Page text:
Posted by: Arthur337 | April 12, 2009

Coffee Hipster

Tonight I’m not in my best moods. Sitting at Starbucks by the window, staring at the raindrops falling to the ground outside and listening to Jazz, I found my comfort zone. I can’t seem to explain why. Here I am, sitting amongst the crowd of people – some reading, some talking over coffee, some with their laptops. It seems that, at this environment, I am in the mood for intellectual pursuit.

I am fully aware some people think that drinking over-priced coffee and displaying their shiny white iMacs/iPods while reading or writing are pretentious hipsters. It reminds me of a scene from Family Guy that goes like this:


Guy #2: Hey, getting some writing done there buddy?
Guy #1: Yeah, setting up in public so everybody can watch me type my big screenplay.
Guy #2: Me too. All real writers need to be seen writing otherwise what’s the point, right?
Guy #1: You should totally write that down!
Guy #2: Okay, will you watch me?

I am not sure how to defend myself against that charge. I don’t think it’s so much to be seen using the latest gadgets or doing something cool. I think it is more about being an observer rather than being observed. Perhaps sitting in the middle of the bustling crowd, while  isolated audibly by the earphones, allow me to become a third-party observer of the society. I’m isolated, yet not isolated. I’m connected to the society, yet disconnected at the same time. My mind is free to wander in the realms of intangible ideas, knowledge and culture, yet not too distant and removed from the real world.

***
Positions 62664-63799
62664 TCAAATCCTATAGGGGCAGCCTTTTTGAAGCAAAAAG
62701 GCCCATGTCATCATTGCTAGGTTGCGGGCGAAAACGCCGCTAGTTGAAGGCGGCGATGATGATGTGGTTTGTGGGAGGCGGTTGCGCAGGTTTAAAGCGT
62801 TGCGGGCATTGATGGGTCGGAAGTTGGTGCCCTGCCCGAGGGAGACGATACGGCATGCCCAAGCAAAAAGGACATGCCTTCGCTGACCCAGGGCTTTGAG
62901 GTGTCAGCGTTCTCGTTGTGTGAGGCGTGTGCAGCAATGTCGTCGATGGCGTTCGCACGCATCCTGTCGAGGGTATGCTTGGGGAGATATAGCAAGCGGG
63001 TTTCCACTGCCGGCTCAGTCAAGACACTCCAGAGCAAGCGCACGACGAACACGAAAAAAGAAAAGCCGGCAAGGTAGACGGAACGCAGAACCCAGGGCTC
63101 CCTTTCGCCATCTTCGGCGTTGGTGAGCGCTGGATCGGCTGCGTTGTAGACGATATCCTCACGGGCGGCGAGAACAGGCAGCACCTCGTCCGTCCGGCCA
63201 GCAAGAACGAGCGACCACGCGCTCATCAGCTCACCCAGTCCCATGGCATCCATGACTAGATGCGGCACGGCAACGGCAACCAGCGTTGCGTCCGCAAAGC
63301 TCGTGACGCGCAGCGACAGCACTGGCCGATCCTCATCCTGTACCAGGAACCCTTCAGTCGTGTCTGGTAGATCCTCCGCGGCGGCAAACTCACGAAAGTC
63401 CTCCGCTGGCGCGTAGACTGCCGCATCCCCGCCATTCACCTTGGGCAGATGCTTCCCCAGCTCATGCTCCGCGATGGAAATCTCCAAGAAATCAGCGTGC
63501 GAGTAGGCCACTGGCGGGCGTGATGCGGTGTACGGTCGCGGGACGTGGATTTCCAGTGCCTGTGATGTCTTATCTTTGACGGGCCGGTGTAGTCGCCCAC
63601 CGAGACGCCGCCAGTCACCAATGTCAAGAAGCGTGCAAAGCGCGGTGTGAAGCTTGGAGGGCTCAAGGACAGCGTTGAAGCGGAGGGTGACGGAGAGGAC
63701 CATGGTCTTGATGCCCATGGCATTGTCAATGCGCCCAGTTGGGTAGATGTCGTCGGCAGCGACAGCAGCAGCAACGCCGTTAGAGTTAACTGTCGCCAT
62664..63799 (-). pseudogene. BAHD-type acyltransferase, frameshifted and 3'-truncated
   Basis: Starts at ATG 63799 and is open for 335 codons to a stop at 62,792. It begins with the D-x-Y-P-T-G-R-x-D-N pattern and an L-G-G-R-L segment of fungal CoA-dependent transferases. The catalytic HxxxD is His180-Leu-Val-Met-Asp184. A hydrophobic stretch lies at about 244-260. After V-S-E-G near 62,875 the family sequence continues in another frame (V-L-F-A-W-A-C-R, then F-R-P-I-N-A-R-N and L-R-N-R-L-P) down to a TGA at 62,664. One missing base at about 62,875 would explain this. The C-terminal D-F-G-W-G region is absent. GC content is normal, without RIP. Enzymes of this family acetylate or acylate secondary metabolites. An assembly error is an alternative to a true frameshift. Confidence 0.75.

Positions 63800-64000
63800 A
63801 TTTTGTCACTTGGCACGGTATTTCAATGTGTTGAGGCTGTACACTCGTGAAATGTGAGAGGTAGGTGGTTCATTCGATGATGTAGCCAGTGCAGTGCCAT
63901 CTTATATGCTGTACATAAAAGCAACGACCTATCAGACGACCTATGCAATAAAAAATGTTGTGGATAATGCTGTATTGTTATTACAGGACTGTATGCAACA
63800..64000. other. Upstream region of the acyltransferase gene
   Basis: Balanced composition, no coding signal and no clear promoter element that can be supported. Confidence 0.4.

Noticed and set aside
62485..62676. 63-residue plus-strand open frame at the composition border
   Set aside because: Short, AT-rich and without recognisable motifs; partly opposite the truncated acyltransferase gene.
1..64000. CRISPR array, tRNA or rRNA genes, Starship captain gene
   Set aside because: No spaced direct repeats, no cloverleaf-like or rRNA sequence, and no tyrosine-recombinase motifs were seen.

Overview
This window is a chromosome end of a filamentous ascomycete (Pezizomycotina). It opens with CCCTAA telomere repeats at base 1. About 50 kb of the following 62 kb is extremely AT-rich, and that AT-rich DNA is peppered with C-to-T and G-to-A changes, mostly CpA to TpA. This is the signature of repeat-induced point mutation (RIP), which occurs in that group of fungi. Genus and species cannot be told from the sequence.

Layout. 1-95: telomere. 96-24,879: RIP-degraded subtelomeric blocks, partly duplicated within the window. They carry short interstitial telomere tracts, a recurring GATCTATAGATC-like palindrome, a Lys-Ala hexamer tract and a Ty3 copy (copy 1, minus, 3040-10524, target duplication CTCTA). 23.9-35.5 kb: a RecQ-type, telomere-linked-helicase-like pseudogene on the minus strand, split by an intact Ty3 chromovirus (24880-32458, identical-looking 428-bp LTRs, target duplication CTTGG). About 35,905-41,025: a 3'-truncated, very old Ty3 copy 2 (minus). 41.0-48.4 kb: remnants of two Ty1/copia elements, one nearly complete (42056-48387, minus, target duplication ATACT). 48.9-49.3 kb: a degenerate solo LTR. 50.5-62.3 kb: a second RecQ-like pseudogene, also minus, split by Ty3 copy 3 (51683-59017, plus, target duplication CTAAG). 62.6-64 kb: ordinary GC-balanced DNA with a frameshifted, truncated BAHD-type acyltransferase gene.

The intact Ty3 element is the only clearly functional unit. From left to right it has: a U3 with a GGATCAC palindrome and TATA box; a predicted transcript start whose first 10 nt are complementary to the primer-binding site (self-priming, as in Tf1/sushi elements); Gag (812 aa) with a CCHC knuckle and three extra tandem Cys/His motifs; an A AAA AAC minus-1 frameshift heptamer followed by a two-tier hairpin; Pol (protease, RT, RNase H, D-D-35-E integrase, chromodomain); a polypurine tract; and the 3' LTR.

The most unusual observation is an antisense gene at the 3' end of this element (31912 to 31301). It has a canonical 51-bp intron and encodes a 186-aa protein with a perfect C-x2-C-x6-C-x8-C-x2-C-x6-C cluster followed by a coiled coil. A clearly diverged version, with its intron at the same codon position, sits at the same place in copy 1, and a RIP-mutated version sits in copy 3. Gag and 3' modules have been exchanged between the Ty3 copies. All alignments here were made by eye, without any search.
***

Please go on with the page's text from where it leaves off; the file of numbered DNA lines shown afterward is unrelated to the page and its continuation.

Looking at the tables next to me, I ask the questions “Who are they? What do they do for living? What are they wearing? Is that the new fashion now? How is that two person relate to each other? What are they discussing? What are they reading? Why did they choose that book or magazine? Is that person over there writing an interesting play? Or is it a boring project proposal that is likely to be scrapped?”

I think there is no other public places outside where people congregate and make themselves comfortably, while pursuing very different ideas  – whether it’s work related of business ideas, engineering innovation, and job interviews, OR leisure related of art, music, fashion, relationships, and even philosophical discussions.

As a person who loves both science and culture, and who happens to be a social critic, I can’t think of a better place (within the convenient distance) to set my mind right – away from trivial troubles of life – and to delve into the more pertinent questions of the society, of humanity, and the most important of all, of ourselves.


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